One year on from the launch of Transport for London’s (TfL) pioneering Direct Vision Standard (DVS), data shows that the world-first lorry safety scheme, which reduces lethal blind spots, has helped to save lives and prevent life-changing injuries.
The overall number of serious injuries involving heavy goods vehicles (HGVs) in 2021 has gone down by 64% since 2017, from 48 to 17. The first year of enforcement has also seen a reduction in fatal collisions where vision is cited as a contributing factor.
TfL’s DVS scheme requires owners of heavy goods vehicles (HGVs) weighing more than 12 tonnes to apply for a free safety permit that assigns vehicles a star rating based on how much the driver can see directly through their cab windows in order to be able to drive in London. The scheme operates 24 hours a day, seven days a week and covers all roads in London.
Nearly 200,000 safety permits have been issued to date and more than 112,000 HGVs have been fitted with safety measures, improving protection for people walking, cycling or riding e-scooters or motorcycles. The scheme’s average daily compliance is also very high, with more than 94% of HGVs in London now operating with a Safety Permit and hauliers reporting that they are building DVS requirements into future purchasing decisions.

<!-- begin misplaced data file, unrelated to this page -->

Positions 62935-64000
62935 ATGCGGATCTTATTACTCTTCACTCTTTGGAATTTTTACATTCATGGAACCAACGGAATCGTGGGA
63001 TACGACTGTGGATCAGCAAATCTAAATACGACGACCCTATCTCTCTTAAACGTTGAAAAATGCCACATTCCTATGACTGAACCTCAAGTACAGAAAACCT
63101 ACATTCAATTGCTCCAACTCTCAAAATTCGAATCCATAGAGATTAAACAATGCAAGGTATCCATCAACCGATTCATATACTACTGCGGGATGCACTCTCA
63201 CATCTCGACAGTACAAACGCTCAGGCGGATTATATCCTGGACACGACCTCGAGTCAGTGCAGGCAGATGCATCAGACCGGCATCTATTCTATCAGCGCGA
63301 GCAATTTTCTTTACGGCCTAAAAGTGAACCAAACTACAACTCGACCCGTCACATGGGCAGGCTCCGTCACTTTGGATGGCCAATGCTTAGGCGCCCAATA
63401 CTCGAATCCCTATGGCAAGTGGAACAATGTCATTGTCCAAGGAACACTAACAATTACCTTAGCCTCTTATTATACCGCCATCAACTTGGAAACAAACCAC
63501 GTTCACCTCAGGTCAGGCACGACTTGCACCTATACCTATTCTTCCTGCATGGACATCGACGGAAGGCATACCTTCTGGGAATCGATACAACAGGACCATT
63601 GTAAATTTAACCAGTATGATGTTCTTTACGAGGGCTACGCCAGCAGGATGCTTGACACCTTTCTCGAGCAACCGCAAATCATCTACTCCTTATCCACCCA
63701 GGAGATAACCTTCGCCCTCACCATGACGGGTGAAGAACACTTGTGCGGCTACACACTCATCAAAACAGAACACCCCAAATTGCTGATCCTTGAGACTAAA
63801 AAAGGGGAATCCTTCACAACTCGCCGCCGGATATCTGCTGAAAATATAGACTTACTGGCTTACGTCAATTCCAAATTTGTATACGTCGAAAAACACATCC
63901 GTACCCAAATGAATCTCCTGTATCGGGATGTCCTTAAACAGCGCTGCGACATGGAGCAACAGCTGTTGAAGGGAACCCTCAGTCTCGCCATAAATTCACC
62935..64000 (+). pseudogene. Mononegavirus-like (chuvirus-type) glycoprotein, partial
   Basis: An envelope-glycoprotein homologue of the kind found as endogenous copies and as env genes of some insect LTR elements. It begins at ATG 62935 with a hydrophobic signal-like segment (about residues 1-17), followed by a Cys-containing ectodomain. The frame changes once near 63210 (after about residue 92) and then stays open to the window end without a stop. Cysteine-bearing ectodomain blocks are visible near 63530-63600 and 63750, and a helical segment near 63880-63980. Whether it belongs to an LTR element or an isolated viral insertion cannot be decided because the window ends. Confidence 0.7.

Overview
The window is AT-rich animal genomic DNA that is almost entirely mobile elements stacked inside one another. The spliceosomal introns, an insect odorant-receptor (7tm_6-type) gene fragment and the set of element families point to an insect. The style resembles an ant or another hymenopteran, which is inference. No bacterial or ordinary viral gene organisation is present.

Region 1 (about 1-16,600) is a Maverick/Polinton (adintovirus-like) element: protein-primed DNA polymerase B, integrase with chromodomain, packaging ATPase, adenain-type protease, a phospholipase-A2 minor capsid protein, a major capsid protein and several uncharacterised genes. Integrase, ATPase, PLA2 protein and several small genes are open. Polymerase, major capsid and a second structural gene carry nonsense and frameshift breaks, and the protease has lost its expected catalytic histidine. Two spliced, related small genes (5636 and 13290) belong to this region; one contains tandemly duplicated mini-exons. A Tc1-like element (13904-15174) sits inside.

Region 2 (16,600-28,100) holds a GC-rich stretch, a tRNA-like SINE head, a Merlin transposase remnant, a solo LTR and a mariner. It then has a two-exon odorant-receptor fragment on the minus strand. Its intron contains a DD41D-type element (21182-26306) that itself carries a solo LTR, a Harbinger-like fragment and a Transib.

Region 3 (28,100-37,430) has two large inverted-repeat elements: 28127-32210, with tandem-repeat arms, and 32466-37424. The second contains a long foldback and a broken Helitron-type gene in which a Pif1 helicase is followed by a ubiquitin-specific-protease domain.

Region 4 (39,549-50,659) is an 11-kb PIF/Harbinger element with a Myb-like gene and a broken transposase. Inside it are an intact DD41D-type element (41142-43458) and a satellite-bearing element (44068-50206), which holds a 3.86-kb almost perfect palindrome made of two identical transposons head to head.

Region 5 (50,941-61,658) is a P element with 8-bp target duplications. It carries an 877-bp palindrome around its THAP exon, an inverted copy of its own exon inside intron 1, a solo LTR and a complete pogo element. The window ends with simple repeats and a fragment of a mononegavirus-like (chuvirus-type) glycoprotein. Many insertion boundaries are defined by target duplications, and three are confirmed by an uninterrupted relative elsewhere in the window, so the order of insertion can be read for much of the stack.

The standards are set to tighten further from 2024 when the minimum DVS star rating will be three stars and above.
Introduced with the support of London Councils, DVS forms part of TfL and the Mayor of London’s Vision Zero plan to eliminate all deaths and serious injuries from London’s streets by 2041. HGVs accounted for just 3% of the overall miles driven in London from 2018–2020 but were involved in nearly half (41%) of fatal collisions involving people cycling and 19% involving people walking. This means that HGVs are five times more likely to be involved in a collision resulting in a fatality relative to their share of traffic.
Images: Transport for London.
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